Tax consequences of assignable purchase contract

6 Replies

I have an assignable purchase contract for two houses as a package. I am sure I can sell one of them for enough to pay off the entire contract, at which point I will own the other house free and clear. My biggest question is when the contract is closed out, Do I report the second house,(valued at about $60,000), as income? Or, do I essentially have a zero basis in the second house, and will report a larger gain when it is,(eventually),sold? 

   I am an experienced investor, renovator, flipper, But have never come across the specific situation. Would really appreciate some tax advice here,Or a referral  to someone who might be able to answer my questions. 

Thanks in advance, Stuart at Zombiehouse restoration 

@Stuart Levine

When you purchase the house, you will most likely need to sign a deed transfer with a purchase price allocated to each parcel (property). You can perform a cost segregation study on each parcel using various methods such as assessed value, net income (estimated net income), sqft of building, sqft of lot, or a mix of building and lot. The method that you choose on this transaction must be consistent on any similar future transactions.

I don't know of any regulation permitting a $0 basis election on property. If the price you are paying for both properties is reasonable (FMV for type of payment and condition of property), use a reasonable method that benefits you with the purchase and potential future sale of the first property to retain the majority of capital gains on the second residence.

Hopefully that is somewhat clear, I can illustrate with an example if you are able to provide a few figures such as total price, rent rate, and sqft of the properties.

Originally posted by @Stuart Levine :

I have an assignable purchase contract for two houses as a package. I am sure I can sell one of them for enough to pay off the entire contract, at which point I will own the other house free and clear. My biggest question is when the contract is closed out, Do I report the second house,(valued at about $60,000), as income? Or, do I essentially have a zero basis in the second house, and will report a larger gain when it is,(eventually),sold? 

   I am an experienced investor, renovator, flipper, But have never come across the specific situation. Would really appreciate some tax advice here,Or a referral  to someone who might be able to answer my questions. 

Thanks in advance, Stuart at Zombiehouse restoration 

 If I understand correctly you're buying 2 houses as a package from a whoelsaler?

Then you're going to keep 1 and re-sell 1?

You'll allocate the purchase price you paid for the package between the 2 houses based on a reasonable allocation (tax assessor values for each applied as a %)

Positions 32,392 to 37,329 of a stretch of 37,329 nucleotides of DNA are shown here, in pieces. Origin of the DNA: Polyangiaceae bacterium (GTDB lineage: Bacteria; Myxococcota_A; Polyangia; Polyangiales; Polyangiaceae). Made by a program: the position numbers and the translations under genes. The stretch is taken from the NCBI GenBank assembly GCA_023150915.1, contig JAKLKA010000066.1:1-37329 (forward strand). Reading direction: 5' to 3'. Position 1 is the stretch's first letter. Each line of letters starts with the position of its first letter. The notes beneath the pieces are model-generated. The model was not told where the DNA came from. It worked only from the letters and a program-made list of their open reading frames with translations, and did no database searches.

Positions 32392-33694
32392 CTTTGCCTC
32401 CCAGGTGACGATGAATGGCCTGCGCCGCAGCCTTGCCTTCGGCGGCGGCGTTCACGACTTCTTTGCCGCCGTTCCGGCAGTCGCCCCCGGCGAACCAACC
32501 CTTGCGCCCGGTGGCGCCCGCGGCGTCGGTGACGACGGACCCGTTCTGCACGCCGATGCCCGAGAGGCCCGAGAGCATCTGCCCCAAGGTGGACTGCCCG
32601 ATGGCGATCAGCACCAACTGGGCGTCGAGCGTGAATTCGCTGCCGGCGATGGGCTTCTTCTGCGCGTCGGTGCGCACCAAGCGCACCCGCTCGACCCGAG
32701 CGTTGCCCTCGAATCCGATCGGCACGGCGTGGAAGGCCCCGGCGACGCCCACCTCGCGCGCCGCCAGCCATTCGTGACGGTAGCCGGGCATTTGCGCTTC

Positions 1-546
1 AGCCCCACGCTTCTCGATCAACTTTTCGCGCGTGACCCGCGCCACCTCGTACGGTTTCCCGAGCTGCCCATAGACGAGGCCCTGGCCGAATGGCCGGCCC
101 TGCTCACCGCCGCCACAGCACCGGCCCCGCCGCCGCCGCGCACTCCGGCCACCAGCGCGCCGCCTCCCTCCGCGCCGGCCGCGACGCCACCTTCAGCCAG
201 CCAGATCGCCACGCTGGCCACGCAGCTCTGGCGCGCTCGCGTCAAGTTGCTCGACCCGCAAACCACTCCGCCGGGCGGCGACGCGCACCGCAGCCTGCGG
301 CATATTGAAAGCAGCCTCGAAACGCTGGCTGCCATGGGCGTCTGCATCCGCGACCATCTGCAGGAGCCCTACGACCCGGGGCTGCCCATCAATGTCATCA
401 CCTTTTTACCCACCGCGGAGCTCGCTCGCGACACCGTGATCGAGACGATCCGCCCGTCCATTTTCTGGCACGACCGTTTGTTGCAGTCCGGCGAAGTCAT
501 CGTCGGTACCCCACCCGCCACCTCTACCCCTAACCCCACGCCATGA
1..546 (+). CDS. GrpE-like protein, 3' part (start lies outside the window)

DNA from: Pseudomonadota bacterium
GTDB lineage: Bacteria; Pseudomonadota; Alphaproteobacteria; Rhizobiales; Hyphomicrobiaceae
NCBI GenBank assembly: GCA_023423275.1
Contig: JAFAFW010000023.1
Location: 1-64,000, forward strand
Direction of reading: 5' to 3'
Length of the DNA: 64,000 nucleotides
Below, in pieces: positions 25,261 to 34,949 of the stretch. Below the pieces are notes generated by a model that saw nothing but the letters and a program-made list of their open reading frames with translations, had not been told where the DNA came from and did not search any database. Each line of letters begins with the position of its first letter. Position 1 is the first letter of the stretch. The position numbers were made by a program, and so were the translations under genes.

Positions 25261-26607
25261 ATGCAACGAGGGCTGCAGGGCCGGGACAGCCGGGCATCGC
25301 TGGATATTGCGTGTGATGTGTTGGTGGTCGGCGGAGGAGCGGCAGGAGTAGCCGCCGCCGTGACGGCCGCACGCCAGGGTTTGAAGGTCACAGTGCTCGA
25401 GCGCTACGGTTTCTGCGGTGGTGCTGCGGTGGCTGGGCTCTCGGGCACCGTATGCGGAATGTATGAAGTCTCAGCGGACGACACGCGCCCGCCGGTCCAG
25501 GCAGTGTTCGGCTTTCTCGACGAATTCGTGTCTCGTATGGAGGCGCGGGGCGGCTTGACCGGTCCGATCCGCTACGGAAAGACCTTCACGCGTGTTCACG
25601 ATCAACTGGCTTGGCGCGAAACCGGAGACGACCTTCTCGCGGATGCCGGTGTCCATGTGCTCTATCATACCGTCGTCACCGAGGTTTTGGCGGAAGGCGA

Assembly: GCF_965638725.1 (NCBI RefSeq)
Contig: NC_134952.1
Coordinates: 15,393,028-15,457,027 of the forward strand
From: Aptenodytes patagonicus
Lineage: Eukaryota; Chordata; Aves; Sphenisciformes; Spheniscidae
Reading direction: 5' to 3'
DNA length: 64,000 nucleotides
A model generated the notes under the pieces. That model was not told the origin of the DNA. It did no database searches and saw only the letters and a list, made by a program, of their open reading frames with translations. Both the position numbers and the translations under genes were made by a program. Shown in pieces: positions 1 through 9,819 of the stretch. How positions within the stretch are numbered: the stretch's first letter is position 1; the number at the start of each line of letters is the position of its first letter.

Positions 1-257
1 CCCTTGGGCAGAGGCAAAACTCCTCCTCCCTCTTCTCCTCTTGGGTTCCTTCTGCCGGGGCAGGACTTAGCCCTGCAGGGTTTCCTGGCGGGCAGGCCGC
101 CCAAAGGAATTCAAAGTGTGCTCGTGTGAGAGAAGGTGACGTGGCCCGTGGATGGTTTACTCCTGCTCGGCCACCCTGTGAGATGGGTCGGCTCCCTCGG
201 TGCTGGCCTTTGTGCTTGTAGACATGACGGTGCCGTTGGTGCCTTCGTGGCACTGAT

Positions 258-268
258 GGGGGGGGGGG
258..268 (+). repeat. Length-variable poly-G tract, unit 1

Then when you re-sell the one that will be your basis your gain is applied based on.

@Stuart Levine

This really requires a deep conversation to understand the mechanics of the transaction, but the high-level general theory is this: you received $60k of income and paid $60k to acquire a property (even if you never touched the money, it's an "in-out" transaction).  $60k of income on your tax return.  Basis in the property you kept is $60k.

Thank you all for your replies!

This is my very first experience on this site, and I am beyond impressed and very grateful for not one, but three, very knowledgeable and helpful replies!

   Simply put, my “profit” from this transaction will be the second house, which I intend to hold for a while, (well over a year), the resulting gain, when it is eventually sold, will be long term capital gain. I would like to minimize my reportable profit in the current transaction, which will be taxed as ordinary income plus self employment tax (yuck), in favor of larger taxable gain, at more favorable rates, in the future. Soooo, I would essentially like to know how declare (legally, of course) the lowest possible gain on the one house I am keeping, in this current transaction. 

With much appreciation and amazement, 

       Stuart

@Stuart Levine No, you have it wrong.....your assignment fee you collect on the first property is taxable income.....it doesn’t matter if you buy the second property with it or not. 

@Natalie Kolodij He is the wholesaler, and the fee he’ll make off one house is enough to buy the second house. 

Originally posted by @Wayne Brooks :

@Stuart Levine No, you have it wrong.....your assignment fee you collect on the first property is taxable income.....it doesn’t matter if you buy the second property with it or not. 

@Natalie Kolodij He is the wholesaler, and the fee he’ll make off one house is enough to buy the second house. 

Ahhhh